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Treatments

Treatment Experiences

  • By sarah.wallin Keymaster

    A bladder cancer diagnosis can feel like a whirlwind of information, including the doctor’s advice for treatment. It can be difficult to know what to expect from the treatment you may receive.

    This is a space to share about your treatment experiences, and read about others.

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  • By Noel Forrest Moderator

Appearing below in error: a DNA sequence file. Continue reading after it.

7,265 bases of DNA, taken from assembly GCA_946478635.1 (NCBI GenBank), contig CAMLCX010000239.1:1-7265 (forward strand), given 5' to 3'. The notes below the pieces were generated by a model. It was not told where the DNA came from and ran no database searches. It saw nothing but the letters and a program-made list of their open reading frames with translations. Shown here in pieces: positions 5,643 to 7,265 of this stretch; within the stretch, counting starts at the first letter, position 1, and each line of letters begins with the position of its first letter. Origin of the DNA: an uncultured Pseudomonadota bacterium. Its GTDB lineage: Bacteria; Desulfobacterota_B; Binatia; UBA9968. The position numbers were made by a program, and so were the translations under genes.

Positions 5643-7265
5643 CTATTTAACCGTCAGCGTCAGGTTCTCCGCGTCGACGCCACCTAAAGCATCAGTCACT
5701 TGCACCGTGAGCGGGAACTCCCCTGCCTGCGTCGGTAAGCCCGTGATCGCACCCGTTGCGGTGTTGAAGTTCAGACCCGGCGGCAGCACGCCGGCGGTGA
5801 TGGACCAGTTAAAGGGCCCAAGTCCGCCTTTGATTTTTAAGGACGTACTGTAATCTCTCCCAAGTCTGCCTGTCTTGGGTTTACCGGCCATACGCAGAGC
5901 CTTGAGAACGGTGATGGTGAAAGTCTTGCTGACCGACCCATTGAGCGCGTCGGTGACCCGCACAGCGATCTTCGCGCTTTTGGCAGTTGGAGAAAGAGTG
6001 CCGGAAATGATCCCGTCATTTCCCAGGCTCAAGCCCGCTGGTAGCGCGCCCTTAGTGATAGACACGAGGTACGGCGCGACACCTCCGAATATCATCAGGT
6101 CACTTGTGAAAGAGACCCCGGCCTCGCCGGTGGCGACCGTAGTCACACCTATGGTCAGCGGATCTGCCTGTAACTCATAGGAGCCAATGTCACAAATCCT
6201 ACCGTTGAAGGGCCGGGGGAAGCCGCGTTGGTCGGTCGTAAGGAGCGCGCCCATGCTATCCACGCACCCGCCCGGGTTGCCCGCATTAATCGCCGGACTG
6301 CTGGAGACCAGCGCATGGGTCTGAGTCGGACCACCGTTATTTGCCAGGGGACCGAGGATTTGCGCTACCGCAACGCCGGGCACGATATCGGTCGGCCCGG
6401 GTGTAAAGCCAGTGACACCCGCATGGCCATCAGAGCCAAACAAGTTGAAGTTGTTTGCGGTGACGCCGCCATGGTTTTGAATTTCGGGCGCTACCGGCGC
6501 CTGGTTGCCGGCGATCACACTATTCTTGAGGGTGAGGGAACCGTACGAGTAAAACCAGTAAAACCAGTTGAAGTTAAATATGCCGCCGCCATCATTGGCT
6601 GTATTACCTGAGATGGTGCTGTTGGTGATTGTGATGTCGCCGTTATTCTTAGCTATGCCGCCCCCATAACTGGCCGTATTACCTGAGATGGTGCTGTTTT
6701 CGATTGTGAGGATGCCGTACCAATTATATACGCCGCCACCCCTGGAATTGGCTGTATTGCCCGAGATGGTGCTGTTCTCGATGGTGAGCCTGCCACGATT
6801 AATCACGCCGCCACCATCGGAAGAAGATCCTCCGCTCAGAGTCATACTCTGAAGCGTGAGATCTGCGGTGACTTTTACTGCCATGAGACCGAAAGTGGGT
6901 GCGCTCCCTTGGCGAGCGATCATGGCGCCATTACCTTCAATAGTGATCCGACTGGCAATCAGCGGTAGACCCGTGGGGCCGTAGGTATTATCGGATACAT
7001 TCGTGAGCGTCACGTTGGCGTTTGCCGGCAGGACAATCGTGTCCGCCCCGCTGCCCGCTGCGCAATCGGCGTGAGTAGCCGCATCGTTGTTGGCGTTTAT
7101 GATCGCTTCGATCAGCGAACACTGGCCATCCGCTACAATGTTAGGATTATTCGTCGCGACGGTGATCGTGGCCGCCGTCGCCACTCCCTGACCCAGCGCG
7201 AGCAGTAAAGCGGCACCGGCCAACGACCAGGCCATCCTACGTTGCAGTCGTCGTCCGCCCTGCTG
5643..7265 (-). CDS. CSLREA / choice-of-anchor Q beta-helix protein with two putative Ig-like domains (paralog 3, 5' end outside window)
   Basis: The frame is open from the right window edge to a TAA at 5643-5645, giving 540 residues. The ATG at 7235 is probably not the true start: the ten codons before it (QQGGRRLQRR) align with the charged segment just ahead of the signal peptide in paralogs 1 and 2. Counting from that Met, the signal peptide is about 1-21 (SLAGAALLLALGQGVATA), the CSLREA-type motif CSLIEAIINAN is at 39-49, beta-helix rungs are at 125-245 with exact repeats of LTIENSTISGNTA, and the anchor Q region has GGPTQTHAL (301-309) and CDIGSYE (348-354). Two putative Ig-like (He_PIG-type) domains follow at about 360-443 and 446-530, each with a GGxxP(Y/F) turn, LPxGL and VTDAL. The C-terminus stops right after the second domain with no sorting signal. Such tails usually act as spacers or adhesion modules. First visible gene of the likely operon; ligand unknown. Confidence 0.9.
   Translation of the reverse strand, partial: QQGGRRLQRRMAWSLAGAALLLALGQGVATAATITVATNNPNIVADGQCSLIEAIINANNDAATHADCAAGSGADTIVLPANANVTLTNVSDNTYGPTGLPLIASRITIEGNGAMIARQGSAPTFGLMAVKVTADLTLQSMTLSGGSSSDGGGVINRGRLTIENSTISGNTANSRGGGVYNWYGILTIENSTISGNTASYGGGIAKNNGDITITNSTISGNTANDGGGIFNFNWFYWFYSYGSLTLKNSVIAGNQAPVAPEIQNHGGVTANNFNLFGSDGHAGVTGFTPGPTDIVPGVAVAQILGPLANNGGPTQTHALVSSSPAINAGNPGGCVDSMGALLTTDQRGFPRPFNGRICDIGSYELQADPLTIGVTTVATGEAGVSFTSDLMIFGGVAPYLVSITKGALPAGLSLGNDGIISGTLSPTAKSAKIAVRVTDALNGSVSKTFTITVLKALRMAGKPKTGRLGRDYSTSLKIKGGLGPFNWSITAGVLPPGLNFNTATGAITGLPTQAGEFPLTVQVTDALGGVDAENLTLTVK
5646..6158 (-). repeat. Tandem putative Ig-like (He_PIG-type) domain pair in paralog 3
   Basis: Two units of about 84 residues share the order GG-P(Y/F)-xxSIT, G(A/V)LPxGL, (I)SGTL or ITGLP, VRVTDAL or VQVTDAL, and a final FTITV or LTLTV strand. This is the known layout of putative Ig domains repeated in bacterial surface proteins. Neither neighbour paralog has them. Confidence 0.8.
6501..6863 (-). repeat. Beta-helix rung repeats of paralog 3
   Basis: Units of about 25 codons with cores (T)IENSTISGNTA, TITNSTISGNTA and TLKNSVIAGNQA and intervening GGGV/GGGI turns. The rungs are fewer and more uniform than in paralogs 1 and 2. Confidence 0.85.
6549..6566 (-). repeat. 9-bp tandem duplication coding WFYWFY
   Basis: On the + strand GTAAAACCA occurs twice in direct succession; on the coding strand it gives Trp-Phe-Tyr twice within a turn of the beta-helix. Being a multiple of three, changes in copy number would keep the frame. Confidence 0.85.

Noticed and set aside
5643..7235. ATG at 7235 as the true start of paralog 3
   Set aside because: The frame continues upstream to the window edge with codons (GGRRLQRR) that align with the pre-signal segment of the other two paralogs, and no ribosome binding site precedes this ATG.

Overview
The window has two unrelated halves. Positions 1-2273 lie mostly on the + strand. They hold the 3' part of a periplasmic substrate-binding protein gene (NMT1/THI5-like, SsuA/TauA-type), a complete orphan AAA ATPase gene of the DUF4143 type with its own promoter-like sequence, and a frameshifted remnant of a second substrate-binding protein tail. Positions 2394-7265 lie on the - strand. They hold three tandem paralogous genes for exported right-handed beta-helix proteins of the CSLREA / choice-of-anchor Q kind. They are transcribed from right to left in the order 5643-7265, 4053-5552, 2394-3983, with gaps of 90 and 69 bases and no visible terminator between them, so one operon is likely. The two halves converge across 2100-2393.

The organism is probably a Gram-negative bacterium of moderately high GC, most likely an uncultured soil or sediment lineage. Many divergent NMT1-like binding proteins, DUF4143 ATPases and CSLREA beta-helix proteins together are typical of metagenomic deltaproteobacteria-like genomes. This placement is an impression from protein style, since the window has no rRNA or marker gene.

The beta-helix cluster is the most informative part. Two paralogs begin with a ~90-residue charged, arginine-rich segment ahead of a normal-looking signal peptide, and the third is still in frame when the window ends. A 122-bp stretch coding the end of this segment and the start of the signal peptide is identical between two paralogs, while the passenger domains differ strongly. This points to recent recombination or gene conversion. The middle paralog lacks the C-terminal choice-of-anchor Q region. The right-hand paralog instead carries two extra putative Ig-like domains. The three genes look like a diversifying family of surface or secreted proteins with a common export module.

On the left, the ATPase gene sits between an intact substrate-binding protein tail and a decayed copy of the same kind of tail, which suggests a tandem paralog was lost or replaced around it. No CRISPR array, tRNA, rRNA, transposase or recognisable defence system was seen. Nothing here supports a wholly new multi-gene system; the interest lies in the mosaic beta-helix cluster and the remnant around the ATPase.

After being diagnosed with bladder cancer I found it initially difficult to understand what was happening and what to do next. I was given a huge amount of information to digest along with carrying the fear of things not working out for the best. The first thing that was easy to get my head around was the removal of the tumour. At this stage it’s vital that this is done so they can see the grade of the cancer and to take a biopsy of the tumour and muscle around the bladder wall so they can see if the cancer is contained within the bladder. Once this is complete you will have a choice to make. If the cancer is contained within the bladder lining you can treat this with a number of treatments. The most common treatments will either be chemotherapy or BCG. Both procedures generally require you to visit a hospital once a week for 6 weeks, where you will have either treatment put straight into the bladder, through the uretha. You can also consider the removal of the bladder completely, which is a major operation, but it does eliminate the possibility of the cancer leaving the bladder and spreading. You can also consider alternatives to this that will need to be discussed with your doctors. I opted for the BCG treatment after reading up on all three of the options I was considering. If the biopsy showed that the cancer was more invasive and moved out of the bladder into the muscle then the likely hood of the cancer spreading to other parts of the body is very high. In this instance the options will be different. The removal of the bladder will be most likely along with other possible treatments. This will need to be discussed with your medical team. There are a number of ways that the bladder can be removed. Again this will need to be discussed with your medical team to look at the best option for you, I was fortunate to be diagnosed with non-invasive bladder cancer and so didn’t consider the removal of the bladder for myself. Once you finish your treatment of BCG in my case you are put under general anaesthetic so they can look within the bladder with a camera and to take a biopsy. This is to see if your treatment was successful. If your results come back showing cancerous cells present then you have the exact same options as before available to you, which is unfortunate but sometimes the process takes more than one effort to be successful. I was fortunate to be told that my treatment was successful. However being told your cancer free didn’t end there for me. There is a chance that cancer can return so to be extra safe and try to prevent this happening I was given the option to under go what was explained as maintenance work. This involves me receiving BCG every 3 months for 3 weeks, over a year. I’m currently in that process right now. After the year I will receive a cystoscopy to see if the bladder is clear. If that is positive I will then have to visit every 3 months for a year, each time receiving a cystoscopy. The treatment process can be long and difficult, but it’s vital we persevere to rid ourselves of this disease.

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